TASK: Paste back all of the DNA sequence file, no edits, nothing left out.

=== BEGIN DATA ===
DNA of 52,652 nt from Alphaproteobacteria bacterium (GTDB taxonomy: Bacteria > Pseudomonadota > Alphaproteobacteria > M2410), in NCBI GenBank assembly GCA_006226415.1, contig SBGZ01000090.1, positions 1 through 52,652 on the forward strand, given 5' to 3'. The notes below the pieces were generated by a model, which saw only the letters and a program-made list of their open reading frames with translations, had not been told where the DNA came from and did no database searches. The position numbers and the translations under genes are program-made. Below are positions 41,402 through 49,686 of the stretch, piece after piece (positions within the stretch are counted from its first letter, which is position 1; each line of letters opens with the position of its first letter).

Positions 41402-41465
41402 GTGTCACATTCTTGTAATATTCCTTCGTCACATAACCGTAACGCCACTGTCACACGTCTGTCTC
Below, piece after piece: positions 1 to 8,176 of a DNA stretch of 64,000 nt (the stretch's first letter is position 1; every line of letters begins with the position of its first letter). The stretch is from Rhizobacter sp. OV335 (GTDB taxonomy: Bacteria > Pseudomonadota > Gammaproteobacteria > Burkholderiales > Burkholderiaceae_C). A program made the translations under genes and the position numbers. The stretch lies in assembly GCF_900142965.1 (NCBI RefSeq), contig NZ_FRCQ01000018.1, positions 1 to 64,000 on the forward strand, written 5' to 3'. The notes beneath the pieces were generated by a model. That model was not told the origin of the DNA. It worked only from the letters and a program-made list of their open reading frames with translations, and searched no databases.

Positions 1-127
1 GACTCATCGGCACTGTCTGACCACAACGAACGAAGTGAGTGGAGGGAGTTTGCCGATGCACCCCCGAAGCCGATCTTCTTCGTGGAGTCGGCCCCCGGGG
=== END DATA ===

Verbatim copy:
DNA of 52,652 nt from Alphaproteobacteria bacterium (GTDB taxonomy: Bacteria > Pseudomonadota > Alphaproteobacteria > M2410), in NCBI GenBank assembly GCA_006226415.1, contig SBGZ01000090.1, positions 1 through 52,652 on the forward strand, given 5' to 3'. The notes below the pieces were generated by a model, which saw only the letters and a program-made list of their open reading frames with translations, had not been told where the DNA came from and did no database searches. The position numbers and the translations under genes are program-made. Below are positions 41,402 through 49,686 of the stretch, piece after piece (positions within the stretch are counted from its first letter, which is position 1; each line of letters opens with the position of its first letter).

Positions 41402-41465
41402 GTGTCACATTCTTGTAATATTCCTTCGTCACATAACCGTAACGCCACTGTCACACGTCTGTCTC
Below, piece after piece: positions 1 to 8,176 of a DNA stretch of 64,000 nt (the stretch's first letter is position 1; every line of letters begins with the position of its first letter). The stretch is from Rhizobacter sp. OV335 (GTDB taxonomy: Bacteria > Pseudomonadota > Gammaproteobacteria > Burkholderiales > Burkholderiaceae_C). A program made the translations under genes and the position numbers. The stretch lies in assembly GCF_900142965.1 (NCBI RefSeq), contig NZ_FRCQ01000018.1, positions 1 to 64,000 on the forward strand, written 5' to 3'. The notes beneath the pieces were generated by a model. That model was not told the origin of the DNA. It worked only from the letters and a program-made list of their open reading frames with translations, and searched no databases.

Positions 1-127
1 GACTCATCGGCACTGTCTGACCACAACGAACGAAGTGAGTGGAGGGAGTTTGCCGATGCACCCCCGAAGCCGATCTTCTTCGTGGAGTCGGCCCCCGGGG